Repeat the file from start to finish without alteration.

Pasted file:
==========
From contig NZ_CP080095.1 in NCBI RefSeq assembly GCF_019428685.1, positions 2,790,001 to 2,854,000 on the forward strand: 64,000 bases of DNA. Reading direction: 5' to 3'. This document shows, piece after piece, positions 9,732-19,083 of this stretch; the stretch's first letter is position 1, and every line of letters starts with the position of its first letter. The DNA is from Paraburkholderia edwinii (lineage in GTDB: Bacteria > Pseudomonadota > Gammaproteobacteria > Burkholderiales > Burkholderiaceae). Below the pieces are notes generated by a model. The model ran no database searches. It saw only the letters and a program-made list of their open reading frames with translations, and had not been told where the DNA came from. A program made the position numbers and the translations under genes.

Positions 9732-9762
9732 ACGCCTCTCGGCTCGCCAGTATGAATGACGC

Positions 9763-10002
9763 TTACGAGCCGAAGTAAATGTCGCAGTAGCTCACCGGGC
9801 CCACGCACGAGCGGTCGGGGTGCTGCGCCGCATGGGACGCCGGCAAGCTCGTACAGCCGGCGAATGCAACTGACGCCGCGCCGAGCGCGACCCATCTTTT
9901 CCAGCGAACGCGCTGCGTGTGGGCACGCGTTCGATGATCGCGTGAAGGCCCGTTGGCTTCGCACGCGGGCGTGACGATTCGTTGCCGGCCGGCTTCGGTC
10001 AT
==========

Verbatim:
From contig NZ_CP080095.1 in NCBI RefSeq assembly GCF_019428685.1, positions 2,790,001 to 2,854,000 on the forward strand: 64,000 bases of DNA. Reading direction: 5' to 3'. This document shows, piece after piece, positions 9,732-19,083 of this stretch; the stretch's first letter is position 1, and every line of letters starts with the position of its first letter. The DNA is from Paraburkholderia edwinii (lineage in GTDB: Bacteria > Pseudomonadota > Gammaproteobacteria > Burkholderiales > Burkholderiaceae). Below the pieces are notes generated by a model. The model ran no database searches. It saw only the letters and a program-made list of their open reading frames with translations, and had not been told where the DNA came from. A program made the position numbers and the translations under genes.

Positions 9732-9762
9732 ACGCCTCTCGGCTCGCCAGTATGAATGACGC

Positions 9763-10002
9763 TTACGAGCCGAAGTAAATGTCGCAGTAGCTCACCGGGC
9801 CCACGCACGAGCGGTCGGGGTGCTGCGCCGCATGGGACGCCGGCAAGCTCGTACAGCCGGCGAATGCAACTGACGCCGCGCCGAGCGCGACCCATCTTTT
9901 CCAGCGAACGCGCTGCGTGTGGGCACGCGTTCGATGATCGCGTGAAGGCCCGTTGGCTTCGCACGCGGGCGTGACGATTCGTTGCCGGCCGGCTTCGGTC
10001 AT